Updated: Nov 30, 2020
In this blog from “Adventures from Elle,” she describes the contrasts during the Covid-19 pandemic between her work and vacation environment in Jamaica. Elle is a writer, a multi-faceted person whose chosen full-time profession being that of a medical doctor.
We all are exposed to varying degrees of risk to the Covid-19 virus. So, most of us are learning how to reduce our risks through “safe distancing, “wearing masks,” “washing our hands frequently,” and using the internet.
Elle: I feel safer at a hotel which is being used as a quarantine site for tourists coming from Covid-stricken countries, than I do every day at work. Here’s why:
The Government of Jamaica announced two weeks ago that we have reached community spread of the virus. We however, have been witnessing coronavirus cases without epidemiological links for months so community spread should have been acknowledged a long time ago by our authorities. What that means is every single person with whom we encounter must be treated as Covid-19 positive until proven otherwise. It’s impractical however to test every single user of the hospitals in Jamaica.
We have also been seeing a rapid spike in our number of positive cases and a corresponding increase in the death toll. Despite this, many Jamaicans still aren’t heeding the common-sense advice of sanitizing or washing their hands more frequently, social distancing and wearing a mask properly in all public places. It’s mandatory to wear a mask when entering establishments. Take a drive around any town center or city in Jamaica and you’ll see dozens of people either mask-less or wearing their masks improperly– on their mouths only, on their chins or with one strap loose. They’ll pull it down to talk or laugh, and even touch the front of it. Many people don’t wash their reusable masks often enough either.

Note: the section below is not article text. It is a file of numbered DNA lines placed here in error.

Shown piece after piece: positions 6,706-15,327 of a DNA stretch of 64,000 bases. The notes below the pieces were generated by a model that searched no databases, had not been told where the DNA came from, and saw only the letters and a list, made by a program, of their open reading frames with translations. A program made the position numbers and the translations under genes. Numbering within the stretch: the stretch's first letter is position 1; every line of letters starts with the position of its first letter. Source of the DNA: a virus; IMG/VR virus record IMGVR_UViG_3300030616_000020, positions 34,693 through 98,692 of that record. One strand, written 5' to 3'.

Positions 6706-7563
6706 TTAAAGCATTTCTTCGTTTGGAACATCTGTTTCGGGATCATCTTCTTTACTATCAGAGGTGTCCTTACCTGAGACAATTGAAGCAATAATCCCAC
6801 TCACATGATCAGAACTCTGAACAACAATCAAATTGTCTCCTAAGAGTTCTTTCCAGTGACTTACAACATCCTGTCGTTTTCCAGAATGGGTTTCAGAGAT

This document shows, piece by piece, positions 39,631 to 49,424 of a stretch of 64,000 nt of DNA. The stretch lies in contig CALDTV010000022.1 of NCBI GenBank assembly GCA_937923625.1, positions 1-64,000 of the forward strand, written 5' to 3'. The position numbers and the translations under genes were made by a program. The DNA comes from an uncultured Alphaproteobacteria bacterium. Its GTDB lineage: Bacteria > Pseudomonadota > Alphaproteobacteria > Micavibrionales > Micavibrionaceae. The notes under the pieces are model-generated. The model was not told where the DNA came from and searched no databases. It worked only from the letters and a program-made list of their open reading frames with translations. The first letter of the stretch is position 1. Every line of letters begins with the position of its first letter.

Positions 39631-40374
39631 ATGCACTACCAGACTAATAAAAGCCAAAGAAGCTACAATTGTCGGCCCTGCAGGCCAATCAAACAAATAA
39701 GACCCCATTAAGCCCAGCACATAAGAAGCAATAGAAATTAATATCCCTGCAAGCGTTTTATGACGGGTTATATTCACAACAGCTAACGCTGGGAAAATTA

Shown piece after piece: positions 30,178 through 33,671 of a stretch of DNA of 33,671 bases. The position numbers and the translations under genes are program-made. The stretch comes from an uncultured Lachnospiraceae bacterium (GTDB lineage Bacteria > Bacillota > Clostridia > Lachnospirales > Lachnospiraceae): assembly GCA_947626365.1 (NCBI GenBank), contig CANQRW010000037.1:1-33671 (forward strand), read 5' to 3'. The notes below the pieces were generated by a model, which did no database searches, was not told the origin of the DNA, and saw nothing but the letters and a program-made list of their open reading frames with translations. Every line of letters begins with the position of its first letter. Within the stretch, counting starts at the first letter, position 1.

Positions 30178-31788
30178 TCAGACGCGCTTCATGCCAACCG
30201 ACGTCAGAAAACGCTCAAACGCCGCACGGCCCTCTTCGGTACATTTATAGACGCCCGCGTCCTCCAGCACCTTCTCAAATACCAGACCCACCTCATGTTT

It’s crazy the things people are down here doing. As if the masks weren’t bad enough, the CROWDS! My word, Jamaicans just cannot not stick on to each other. I’ve come to that conclusion. Not even a deadly virus is enough to make people “keep their distance.” I would be out there minding my own business and a man will come up into my personal space or someone will brush past me with their shopping cart. People will show up to hospital with their respiratory symptoms WITHOUT wearing a mask, will try pulling it down when I’m clerking them rather than speaking up clearly, and I don’t see any improvement in the cleaning frequency of my workplace.